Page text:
Racism And The UCU

Having followed events in the AUT and UCU for years I find this disheartening in the 21st century:

“Mr Julius said the EUMC definition of antisemitism that the union rejected last year had been used successfully by other organisations. The National Union of Students, he said, had used it to bar speakers with a history of antisemitism from appearing on campuses.

Yet UCU activist Sue Blackwell had claimed the definition was “not fit for purpose”, he said. Mr Julius said it was a matter of regret that Ms Blackwell had not been called by the union to give evidence to the tribunal.

He said Ms Blackwell had treated Mr Fraser as a “figure of fun” after he spoke during the congress debate last year at which the definition was rejected.

“Absolutely not,” said Ms Hunt. “Jewish members spoke on both sides of the debate. Congress listened very quietly to what Ronnie Fraser had to say. I thought it was a brave speech to have made.”

On Monday, John Mann MP told the tribunal that the union had refused to accept the report of the 2006 All-Party Parliamentary Inquiry into Antisemitism. Cross-examined by the UCU’s lawyer Antony White QC, Mr Mann said he had been “gobsmacked” when union representatives, including Ms Hunt, had refused to discuss antisemitism during a meeting in Parliament in 2006.

“The disappointment with UCU is that they were not even properly engaged,” he said.

The tribunal heard its final evidence, after two and a half weeks, on Wednesday. The panel is unlikely to deliver its judgment before the end of the year. “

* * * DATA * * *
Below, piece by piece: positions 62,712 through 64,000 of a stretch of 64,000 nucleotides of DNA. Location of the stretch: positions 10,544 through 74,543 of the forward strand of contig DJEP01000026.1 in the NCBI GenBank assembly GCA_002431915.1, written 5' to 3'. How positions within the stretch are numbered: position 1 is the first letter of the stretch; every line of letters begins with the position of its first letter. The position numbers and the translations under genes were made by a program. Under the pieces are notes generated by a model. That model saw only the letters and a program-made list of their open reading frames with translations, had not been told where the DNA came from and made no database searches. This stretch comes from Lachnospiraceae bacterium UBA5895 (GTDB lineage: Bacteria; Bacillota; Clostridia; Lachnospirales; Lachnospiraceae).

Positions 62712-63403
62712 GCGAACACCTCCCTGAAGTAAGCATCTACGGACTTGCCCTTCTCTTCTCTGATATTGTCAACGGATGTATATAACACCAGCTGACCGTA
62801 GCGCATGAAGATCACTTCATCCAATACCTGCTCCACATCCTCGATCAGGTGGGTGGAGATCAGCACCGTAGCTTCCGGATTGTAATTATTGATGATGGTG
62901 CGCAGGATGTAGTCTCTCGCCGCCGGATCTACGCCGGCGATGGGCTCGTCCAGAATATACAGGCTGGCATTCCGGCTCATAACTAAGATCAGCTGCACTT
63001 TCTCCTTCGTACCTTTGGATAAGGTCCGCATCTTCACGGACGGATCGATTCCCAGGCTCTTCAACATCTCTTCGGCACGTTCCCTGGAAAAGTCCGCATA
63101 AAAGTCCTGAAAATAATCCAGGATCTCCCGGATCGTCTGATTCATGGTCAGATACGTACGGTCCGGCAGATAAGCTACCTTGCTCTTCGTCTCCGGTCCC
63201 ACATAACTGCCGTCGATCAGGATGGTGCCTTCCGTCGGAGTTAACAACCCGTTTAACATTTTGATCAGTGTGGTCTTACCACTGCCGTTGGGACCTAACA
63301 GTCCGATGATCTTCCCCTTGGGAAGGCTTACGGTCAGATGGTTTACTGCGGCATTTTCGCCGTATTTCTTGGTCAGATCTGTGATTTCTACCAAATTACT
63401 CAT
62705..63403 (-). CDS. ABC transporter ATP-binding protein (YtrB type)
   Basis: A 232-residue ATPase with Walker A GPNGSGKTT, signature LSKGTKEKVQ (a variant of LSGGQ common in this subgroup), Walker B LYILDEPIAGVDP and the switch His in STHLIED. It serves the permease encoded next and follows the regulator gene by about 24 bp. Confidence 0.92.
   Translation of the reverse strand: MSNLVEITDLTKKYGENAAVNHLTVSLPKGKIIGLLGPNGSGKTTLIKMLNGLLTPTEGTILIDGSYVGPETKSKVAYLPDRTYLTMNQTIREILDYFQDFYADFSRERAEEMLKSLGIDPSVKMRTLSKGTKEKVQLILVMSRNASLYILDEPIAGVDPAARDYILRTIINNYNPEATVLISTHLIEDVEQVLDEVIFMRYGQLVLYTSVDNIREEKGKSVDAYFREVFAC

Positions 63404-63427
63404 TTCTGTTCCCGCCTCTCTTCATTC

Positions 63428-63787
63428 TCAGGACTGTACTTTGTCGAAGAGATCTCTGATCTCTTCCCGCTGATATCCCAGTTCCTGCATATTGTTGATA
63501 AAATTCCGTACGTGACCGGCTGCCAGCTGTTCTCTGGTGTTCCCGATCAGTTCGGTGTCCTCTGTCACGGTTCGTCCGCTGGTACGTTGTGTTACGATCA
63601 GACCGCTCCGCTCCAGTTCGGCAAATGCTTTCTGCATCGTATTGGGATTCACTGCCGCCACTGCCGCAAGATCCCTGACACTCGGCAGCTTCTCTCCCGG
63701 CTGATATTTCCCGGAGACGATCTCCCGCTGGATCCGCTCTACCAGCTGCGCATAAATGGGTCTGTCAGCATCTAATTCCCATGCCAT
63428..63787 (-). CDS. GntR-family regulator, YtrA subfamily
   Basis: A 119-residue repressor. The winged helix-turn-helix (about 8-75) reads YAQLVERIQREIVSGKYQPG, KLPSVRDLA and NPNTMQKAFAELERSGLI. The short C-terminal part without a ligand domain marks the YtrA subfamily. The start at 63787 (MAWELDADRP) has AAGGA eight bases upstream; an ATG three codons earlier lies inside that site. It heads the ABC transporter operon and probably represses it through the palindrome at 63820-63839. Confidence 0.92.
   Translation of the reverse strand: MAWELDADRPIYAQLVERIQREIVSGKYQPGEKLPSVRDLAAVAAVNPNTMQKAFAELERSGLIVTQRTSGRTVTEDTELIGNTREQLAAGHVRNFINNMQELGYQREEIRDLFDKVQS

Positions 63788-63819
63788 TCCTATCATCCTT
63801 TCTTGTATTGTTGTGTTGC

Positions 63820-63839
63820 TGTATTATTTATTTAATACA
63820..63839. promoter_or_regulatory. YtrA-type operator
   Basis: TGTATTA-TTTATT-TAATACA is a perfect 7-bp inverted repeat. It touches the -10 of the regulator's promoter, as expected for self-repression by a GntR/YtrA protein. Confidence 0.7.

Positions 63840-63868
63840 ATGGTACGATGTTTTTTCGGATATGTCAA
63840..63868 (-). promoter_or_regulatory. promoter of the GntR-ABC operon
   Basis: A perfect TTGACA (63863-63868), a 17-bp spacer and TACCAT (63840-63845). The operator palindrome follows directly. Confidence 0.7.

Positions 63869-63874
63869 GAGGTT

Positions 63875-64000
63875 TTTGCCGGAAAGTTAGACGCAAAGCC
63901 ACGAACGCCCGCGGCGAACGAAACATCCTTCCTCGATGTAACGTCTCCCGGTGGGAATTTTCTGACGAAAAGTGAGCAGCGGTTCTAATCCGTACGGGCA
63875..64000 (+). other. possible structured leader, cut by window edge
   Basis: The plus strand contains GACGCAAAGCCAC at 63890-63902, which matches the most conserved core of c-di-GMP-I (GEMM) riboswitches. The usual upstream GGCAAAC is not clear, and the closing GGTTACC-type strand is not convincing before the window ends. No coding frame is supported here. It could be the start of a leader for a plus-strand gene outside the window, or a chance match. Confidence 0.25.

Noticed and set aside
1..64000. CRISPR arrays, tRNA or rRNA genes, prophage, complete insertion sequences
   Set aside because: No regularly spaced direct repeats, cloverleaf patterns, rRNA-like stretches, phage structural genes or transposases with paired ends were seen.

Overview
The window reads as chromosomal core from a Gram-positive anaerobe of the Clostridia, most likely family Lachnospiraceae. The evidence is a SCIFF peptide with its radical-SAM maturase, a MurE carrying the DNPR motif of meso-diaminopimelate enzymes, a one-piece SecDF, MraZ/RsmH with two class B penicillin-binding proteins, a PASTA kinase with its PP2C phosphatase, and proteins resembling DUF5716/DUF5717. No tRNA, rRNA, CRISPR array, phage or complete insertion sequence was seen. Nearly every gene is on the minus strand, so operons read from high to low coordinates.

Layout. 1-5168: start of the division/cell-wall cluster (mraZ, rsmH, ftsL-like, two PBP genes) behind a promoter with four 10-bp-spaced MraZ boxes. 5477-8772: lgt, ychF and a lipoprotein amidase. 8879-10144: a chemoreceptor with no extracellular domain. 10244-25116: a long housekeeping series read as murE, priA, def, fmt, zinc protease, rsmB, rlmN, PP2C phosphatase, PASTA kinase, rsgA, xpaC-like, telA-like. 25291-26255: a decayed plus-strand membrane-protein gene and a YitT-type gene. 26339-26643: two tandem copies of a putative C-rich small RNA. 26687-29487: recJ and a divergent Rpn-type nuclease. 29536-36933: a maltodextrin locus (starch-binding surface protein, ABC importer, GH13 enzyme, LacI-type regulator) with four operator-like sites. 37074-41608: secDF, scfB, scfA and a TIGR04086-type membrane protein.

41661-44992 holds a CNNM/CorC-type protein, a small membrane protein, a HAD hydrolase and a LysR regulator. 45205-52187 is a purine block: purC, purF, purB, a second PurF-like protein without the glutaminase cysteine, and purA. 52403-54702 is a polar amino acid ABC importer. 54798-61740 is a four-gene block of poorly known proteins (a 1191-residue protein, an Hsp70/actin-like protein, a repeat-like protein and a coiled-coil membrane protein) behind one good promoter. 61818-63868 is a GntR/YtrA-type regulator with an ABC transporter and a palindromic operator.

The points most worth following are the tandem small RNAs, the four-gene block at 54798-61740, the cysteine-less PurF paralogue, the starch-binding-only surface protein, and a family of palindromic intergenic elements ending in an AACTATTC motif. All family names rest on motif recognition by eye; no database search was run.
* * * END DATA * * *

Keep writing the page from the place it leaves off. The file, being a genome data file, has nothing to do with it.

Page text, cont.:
Also read the tipping point for UCU at Engage.

About soupyone

I like soup.
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2 Responses to Racism And The UCU

  1. Sarah AB says:

    This is another interesting passage from the article.

    “Mr Fraser had complained that Mr Hammond had made antisemitic remarks in a post on the UCU activists’ online forum in January 2010.
    The UCU investigation ruled that the post – which included the suggestion that then-Prime Minister Gordon Brown was “Israel’s man in Number Ten”, and another which implied that “Zionists” were responsible for university department closures – were not antisemitic.
    Mr Julius asked: “Do you think Mr Fraser would be entitled to infer from this decision that the union was not taking antisemitism seriously?” Ms Hunt replied: “I think he would.”
    But she argued that Mr Fraser could not be considered “an ordinary Jewish member of the union” because he had spent so much time working on the issues of anti-Zionism, antisemitism and UCU’s proposed boycott of Israel.”

  2. soupyone says:

    Hmm, in the above, Hunt has conceded the argument then brought up an indirect form of bad faith, a rather poor choice for someone representing academics.

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